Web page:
#3: Consider the Rest of Your Schedule
It might be harder for you to manage this class if you're also taking other classes that involve oodles of writing and memorization. It'd be a big challenge to take AP World History alongside another AP history class (US or European) or one of the AP English classes, just based on the sheer amount of work. But this also depends on the way the teacher at your school structures the class and how much work you can expect on a weekly basis.
Be mindful of your limits, and try not to overload yourself! Even a class that wouldn't be that hard for you normally can become overwhelming if you have to do the work on top of a million other assignments.
If you have to drag yourself through metaphorical barbed wire to overcome your limits, it's usually not worth it.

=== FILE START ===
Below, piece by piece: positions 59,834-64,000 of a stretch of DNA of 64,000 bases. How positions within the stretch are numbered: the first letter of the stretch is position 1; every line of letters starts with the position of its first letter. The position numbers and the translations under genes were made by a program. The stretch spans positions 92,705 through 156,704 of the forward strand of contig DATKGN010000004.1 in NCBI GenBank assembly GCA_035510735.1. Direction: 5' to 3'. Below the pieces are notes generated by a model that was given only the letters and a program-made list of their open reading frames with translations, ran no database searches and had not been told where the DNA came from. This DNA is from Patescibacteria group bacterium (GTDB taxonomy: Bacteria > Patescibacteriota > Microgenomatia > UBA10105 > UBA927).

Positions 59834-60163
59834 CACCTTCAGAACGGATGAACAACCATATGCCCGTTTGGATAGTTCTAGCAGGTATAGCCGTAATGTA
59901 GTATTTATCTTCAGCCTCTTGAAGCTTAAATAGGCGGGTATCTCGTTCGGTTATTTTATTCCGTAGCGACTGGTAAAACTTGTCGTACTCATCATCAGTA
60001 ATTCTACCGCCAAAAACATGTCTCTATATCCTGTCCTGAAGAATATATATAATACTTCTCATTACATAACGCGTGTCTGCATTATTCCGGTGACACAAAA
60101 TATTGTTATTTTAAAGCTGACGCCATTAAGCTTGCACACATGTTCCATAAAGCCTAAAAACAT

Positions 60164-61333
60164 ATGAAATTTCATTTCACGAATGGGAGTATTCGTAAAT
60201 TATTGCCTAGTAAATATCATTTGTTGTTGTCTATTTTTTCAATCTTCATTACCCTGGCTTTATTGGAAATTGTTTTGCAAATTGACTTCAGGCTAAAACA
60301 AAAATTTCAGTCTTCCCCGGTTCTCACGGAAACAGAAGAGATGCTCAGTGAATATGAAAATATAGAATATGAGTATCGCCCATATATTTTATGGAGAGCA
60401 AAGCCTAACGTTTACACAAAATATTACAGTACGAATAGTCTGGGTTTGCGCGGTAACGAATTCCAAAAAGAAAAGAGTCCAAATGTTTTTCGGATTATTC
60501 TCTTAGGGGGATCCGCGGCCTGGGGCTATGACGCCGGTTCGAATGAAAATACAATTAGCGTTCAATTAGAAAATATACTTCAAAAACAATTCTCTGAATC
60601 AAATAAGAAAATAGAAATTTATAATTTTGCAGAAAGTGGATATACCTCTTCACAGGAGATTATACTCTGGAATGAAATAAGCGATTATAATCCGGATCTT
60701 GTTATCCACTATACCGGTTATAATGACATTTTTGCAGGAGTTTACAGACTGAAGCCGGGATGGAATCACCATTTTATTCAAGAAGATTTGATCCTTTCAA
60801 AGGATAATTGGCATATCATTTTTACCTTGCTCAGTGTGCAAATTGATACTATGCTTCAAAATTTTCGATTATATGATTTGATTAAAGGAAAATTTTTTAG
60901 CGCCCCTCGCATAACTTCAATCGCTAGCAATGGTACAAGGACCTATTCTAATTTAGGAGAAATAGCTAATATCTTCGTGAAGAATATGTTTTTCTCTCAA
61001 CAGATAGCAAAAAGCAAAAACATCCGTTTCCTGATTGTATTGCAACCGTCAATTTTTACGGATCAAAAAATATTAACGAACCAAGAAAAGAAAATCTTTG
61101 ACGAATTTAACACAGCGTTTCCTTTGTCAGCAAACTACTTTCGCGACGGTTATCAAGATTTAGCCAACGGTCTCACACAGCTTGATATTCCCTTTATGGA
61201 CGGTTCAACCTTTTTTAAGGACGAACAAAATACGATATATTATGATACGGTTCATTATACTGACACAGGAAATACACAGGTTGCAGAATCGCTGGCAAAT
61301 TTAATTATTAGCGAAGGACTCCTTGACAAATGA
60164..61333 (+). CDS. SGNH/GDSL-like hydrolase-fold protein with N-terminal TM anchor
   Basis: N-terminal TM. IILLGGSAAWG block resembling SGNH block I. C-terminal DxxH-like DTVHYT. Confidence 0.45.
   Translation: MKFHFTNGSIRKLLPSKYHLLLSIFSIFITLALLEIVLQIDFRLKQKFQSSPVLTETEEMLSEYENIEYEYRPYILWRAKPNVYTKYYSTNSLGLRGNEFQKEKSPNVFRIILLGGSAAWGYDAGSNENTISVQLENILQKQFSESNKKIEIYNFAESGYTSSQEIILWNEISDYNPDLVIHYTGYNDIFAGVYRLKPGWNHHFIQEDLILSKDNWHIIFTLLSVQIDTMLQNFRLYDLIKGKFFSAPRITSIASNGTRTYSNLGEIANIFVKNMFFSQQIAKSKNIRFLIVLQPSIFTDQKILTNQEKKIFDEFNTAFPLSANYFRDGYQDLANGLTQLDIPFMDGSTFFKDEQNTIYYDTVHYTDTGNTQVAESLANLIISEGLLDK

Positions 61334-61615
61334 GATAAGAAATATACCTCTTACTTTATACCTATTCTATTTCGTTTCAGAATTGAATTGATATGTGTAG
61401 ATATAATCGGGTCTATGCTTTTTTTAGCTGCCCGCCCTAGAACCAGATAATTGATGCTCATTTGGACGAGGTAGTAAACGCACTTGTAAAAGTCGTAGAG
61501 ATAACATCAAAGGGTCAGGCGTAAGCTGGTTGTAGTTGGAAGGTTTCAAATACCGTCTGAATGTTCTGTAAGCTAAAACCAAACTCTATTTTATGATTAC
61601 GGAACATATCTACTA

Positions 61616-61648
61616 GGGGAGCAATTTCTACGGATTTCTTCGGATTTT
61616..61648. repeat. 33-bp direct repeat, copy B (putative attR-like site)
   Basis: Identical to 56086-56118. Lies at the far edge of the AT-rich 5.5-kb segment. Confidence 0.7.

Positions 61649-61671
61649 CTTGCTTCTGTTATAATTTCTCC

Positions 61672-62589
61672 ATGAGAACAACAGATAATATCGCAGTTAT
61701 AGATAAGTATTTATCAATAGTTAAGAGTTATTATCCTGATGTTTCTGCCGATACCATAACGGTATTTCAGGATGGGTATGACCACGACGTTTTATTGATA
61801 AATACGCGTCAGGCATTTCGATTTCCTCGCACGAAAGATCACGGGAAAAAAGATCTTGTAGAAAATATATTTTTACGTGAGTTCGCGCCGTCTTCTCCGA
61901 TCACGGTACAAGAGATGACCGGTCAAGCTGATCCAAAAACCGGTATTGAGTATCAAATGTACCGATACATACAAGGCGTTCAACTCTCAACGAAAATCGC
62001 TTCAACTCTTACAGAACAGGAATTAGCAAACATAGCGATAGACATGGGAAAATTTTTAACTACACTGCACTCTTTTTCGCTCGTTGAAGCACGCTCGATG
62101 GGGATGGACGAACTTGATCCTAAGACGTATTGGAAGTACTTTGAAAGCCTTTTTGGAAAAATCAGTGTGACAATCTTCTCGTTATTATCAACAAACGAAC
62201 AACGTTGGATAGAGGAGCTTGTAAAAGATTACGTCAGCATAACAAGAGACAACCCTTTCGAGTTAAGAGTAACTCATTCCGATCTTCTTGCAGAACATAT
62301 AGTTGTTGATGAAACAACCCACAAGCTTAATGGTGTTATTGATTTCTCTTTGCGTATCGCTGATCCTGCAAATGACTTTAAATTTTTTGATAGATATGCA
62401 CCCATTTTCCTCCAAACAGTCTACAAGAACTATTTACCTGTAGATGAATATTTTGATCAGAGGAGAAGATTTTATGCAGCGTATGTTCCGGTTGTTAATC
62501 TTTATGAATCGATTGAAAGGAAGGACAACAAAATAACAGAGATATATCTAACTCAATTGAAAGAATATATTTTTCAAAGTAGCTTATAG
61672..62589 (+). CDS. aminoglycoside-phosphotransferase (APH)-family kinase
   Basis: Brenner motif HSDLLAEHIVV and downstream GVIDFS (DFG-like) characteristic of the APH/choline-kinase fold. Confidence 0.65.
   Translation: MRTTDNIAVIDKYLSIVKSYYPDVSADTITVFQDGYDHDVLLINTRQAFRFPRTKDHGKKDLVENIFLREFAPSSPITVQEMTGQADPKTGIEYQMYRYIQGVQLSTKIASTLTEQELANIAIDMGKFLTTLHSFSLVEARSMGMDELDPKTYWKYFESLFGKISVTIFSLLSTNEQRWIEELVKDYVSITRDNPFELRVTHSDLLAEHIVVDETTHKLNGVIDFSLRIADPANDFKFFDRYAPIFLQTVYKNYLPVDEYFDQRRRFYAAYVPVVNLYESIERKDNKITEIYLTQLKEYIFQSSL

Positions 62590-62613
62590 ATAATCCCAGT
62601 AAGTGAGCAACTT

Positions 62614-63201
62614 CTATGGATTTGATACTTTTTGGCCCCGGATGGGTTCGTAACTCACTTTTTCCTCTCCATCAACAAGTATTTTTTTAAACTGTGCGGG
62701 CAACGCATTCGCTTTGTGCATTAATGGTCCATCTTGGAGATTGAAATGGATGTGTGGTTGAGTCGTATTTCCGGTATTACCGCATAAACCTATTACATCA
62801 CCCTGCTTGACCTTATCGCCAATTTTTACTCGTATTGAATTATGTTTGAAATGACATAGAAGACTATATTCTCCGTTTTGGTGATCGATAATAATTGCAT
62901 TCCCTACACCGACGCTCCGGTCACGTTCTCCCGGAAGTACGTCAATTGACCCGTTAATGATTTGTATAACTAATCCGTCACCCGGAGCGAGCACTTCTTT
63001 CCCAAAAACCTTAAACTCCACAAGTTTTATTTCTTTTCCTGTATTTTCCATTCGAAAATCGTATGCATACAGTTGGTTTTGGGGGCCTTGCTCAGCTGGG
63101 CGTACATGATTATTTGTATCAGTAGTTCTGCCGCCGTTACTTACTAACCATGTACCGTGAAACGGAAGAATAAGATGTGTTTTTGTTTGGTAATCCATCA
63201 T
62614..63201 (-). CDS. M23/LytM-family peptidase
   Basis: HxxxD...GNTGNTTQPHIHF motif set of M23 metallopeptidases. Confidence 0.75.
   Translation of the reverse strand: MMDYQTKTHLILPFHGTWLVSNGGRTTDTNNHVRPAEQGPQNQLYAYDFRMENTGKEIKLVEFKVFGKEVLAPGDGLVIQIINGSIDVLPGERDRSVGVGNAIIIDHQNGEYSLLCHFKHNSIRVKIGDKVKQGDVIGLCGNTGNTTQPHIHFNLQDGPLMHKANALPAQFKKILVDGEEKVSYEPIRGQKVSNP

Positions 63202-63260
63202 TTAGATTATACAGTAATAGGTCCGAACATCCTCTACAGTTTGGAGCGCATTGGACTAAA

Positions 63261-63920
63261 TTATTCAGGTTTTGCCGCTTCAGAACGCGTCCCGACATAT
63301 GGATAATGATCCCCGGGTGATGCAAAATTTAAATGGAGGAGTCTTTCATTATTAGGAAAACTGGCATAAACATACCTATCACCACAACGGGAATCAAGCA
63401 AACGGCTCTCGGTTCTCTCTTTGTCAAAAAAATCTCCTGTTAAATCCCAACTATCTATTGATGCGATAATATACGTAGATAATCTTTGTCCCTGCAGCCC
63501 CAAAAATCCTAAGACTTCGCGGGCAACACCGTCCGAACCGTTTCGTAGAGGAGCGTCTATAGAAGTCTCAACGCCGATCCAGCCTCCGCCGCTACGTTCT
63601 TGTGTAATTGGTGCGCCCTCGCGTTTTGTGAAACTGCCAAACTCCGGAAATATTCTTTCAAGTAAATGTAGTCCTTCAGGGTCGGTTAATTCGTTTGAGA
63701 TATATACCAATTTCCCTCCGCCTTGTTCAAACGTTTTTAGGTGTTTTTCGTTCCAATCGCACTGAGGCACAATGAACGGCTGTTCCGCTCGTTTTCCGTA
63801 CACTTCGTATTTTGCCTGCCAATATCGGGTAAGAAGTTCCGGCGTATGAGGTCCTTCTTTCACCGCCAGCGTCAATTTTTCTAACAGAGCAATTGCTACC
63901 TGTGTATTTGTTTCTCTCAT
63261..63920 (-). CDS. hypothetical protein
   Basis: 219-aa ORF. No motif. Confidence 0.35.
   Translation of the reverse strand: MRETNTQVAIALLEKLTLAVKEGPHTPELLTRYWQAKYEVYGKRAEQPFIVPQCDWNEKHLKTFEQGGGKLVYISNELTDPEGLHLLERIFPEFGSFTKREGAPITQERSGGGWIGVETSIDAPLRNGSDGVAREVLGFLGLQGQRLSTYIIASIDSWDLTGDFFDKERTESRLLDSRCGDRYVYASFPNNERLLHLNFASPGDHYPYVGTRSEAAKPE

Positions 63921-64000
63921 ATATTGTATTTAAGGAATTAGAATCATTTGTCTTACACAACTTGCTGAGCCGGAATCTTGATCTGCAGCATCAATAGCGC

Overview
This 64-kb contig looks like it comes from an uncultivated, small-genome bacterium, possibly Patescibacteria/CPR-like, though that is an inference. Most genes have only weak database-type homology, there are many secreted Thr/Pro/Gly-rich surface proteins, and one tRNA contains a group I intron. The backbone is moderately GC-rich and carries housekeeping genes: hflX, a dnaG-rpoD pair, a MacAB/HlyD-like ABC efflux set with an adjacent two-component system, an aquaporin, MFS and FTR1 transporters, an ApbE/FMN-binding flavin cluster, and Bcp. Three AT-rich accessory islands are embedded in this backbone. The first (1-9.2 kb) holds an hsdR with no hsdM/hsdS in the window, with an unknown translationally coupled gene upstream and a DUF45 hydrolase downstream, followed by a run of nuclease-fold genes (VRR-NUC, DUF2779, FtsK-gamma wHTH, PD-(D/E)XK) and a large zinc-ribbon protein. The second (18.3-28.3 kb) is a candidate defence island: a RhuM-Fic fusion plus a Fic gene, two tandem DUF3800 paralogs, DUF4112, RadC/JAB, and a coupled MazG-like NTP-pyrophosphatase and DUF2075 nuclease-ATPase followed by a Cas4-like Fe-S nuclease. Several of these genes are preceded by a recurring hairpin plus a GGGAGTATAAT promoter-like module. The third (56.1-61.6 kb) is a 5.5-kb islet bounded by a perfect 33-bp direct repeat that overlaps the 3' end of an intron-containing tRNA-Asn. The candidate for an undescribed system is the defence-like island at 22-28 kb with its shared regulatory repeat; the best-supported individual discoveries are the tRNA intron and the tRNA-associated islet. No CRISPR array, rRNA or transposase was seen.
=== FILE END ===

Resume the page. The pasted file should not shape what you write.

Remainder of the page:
Conclusion: Is AP World History Hard?
Based on the factors examined in this article, AP World History is a medium-difficulty AP class, verging on slightly more difficult. The statistics indicate that the test is challenging, but it's also taken by a large number of students, many of whom are still underclassmen who aren't used to APs.
The actual content of the class is also not as hard as you might think. It's more about making sense of broad themes than actually remembering everything that's ever happened. Furthermore, with the big changes in content to the exam starting in 2020, students no longer have to worry about studying thousands upon thousands of years of human history.
All in all, you'll likely do fine in AP World History if you practice honing your writing skills and keep up with the homework assignments!